Let’s talk about representation
It’s no huge secret that I have been working on putting together a small e-commerce store as a platform and income stream to support my photography. To that end, I’ve thought about “branding” and how I could align it with my own beliefs and values, whatever that means. I have already embraced the idea of “imperfection” as a photographer. In my view, flaws and mistakes can exist side-by-side with precision and accuracy because perfection is an impossible standard to achieve. It is when precision and flaws are combined in unique ways that true beauty can be found. Which leads me back to branding and values.
Let’s cut right to the chase:
- More often than not, the photography used in the fashion world promotes a negative body image and distorted sense of beauty held to genetically unrealistic standards.
- Fashion segments people into a gendered binary, or a sliding scale of sizes, and then prices accordingly.
- Sourcing material has its own problems where exploitative conditions in the name of profits frequently trumps fair wages or local jobs, etc.
Obviously, this is all a gross over simplification but it covers what I want to address. I intend to align my branding with what I believe in:
- Human beings are beautiful. I intend to work with models of different physical, genetic, or gender expressions to help promote my store. It’s simple. Wear my stuff and I’ll happily photograph you wearing it.
- As often as possible, I will collaborate with local models, performers, graphic designers, illustrators, and other creatives and pay them for their work. None of this “do it for the exposure!” crap.
- If it is available for plus-sizes, I will price it the same as non-plus sizes. I may price a little higher than average, but that will only be because I am willing to lose $2 in profit on one end in order to avoid punishing someone of a different size.
- I will price items the same regardless of someone’s different physical sex characteristics. For example, a cut and sew all over print crew neck shirt will be priced the same for men and women.
- I may charge a little differently from time to time, but it will not to the detriment of female bodied people, and only when it makes sense. For example, in the case of non-yoga leggings for men vs non-yoga leggings for women, I may charge a little more for men. After all, as a cis-bodied man myself, we need more material and my penis’ comfort is worth it, damnit!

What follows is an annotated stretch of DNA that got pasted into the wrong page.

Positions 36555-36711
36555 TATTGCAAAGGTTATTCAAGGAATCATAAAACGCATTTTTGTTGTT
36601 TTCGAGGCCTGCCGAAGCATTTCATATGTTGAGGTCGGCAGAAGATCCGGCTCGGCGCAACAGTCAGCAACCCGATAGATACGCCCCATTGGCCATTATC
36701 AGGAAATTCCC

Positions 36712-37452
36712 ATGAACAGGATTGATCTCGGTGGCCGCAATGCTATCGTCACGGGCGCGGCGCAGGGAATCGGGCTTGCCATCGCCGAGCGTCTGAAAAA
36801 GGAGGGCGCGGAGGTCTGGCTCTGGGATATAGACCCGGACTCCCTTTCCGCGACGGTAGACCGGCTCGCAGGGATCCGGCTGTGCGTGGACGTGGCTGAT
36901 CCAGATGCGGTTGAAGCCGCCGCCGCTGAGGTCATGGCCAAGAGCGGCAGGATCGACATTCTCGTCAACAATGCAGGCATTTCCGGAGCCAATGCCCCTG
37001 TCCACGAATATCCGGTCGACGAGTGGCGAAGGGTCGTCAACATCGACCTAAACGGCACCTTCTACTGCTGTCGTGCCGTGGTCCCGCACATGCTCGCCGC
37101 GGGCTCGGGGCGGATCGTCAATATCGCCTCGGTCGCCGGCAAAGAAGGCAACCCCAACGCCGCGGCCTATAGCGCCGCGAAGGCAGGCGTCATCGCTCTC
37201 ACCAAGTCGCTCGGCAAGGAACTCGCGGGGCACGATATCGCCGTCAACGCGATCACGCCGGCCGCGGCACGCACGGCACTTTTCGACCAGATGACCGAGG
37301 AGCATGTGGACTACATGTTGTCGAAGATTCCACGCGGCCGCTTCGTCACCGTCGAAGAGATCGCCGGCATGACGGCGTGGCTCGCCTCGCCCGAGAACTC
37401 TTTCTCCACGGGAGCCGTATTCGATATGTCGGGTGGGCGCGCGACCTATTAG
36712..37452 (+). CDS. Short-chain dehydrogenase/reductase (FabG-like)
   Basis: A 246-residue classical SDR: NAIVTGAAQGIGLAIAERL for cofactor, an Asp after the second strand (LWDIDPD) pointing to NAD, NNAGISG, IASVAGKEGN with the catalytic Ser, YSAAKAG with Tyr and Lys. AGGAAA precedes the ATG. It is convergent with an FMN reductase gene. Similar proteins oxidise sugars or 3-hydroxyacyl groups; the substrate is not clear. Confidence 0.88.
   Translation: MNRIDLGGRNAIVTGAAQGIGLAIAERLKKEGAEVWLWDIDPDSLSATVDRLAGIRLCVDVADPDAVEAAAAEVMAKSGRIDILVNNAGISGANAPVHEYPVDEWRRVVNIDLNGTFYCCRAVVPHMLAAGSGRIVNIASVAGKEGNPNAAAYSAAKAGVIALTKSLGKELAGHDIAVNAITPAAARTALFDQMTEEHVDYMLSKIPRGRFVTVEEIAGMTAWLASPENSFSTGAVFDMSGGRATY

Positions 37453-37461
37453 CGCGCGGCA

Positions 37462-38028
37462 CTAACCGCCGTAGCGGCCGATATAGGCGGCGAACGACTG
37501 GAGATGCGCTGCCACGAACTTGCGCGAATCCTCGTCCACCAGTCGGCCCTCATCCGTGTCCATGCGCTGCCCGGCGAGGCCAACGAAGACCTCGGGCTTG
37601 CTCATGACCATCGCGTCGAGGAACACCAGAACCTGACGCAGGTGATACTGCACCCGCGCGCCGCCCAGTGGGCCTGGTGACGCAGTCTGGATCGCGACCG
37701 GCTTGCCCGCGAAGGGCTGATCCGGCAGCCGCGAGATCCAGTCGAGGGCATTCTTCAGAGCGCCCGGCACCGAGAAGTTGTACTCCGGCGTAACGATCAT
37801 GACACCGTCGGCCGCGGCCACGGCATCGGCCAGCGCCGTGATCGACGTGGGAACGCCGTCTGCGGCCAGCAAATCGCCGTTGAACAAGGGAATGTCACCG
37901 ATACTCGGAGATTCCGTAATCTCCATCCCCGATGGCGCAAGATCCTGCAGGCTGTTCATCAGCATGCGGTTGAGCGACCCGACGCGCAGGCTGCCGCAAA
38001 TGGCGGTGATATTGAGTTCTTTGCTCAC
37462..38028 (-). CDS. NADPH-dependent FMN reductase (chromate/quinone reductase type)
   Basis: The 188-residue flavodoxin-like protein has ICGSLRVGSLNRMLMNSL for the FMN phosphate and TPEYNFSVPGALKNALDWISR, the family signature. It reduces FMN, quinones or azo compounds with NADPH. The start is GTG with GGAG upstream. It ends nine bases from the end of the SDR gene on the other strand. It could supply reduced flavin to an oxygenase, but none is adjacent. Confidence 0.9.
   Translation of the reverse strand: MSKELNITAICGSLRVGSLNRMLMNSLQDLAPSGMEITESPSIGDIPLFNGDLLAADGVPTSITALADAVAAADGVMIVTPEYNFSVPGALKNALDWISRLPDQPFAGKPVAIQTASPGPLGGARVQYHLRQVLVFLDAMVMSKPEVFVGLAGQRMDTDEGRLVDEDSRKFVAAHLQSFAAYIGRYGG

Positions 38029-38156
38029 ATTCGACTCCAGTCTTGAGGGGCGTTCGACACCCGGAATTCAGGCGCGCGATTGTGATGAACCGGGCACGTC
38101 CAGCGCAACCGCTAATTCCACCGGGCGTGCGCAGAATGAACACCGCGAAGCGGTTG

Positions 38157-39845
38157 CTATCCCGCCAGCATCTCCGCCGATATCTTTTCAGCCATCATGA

- The sourcing for clothing blanks, and fabrics will be as ethical as possible. Originally, I had looked into American Apparel as a t-shirt blank; however, after a recent purchase of American Apparel by Gildan, and digging more into Gildan’s ethical practices, I do not feel comfortable supporting American Apparel, at this time.
- For now, my blanks are sourced from suppliers including Bella+Canvas, Next Level Apparel, and LA Apparel, manufacturers who make every effort to commit to fair wages, free trade, and produce sweatshop and child-labor free apparel. Direct to Garment Printing and the fulfillment of Cut and Sew items is based in the United States of America whenever possible.
It is in this spirit that I present to you my friend, Nick, and our photoshoot at Purgatory Chasm, in Central Massachusetts.
Welcome to Purgatory
Nick is a very proud gay man and has given me his full consent to identify him as a gay man. We started our shoot very plainly. Simple headshots while wandering the woods of Purgatory Chasm, looking for good lighting and places for quickie shots.
All About That Bear Honey
The closer to the edge of the chasm we went the more the jokes, innuendo, laughs, and gayety came out. Between Nick and Artemis, my intrepid photo-assistant, we had multiple moments such as the following exchange:
Her – “You got a new Grindr photo now!”
Me – “Yeah, you’ve totally got some bear honey right there…”
Hey, it’s important to have fun on a photoshoot, right?
“I never thought I’d say this to another man, but put that dress on…”
At the end of the shoot, we decided to go all out and do some real gender-fuckery. A cis-bodied gay man in a dress for no other reason than to wear one, super tight yoga leggings, classic gothy black lipstick, femme style fashion model emoting, and lumbersexual posing with a pole. What you don’t see are the photos with the massive stiletto heels Nick wore while perched near the edge of the chasm.
Don’t worry, Nick wasn’t really anywhere close to the edge; my liability insurance only covers so much…
Model: Nick Swan
Photography: Adrian Feliciano
Make up, wardrobe, photography assistant: Artemis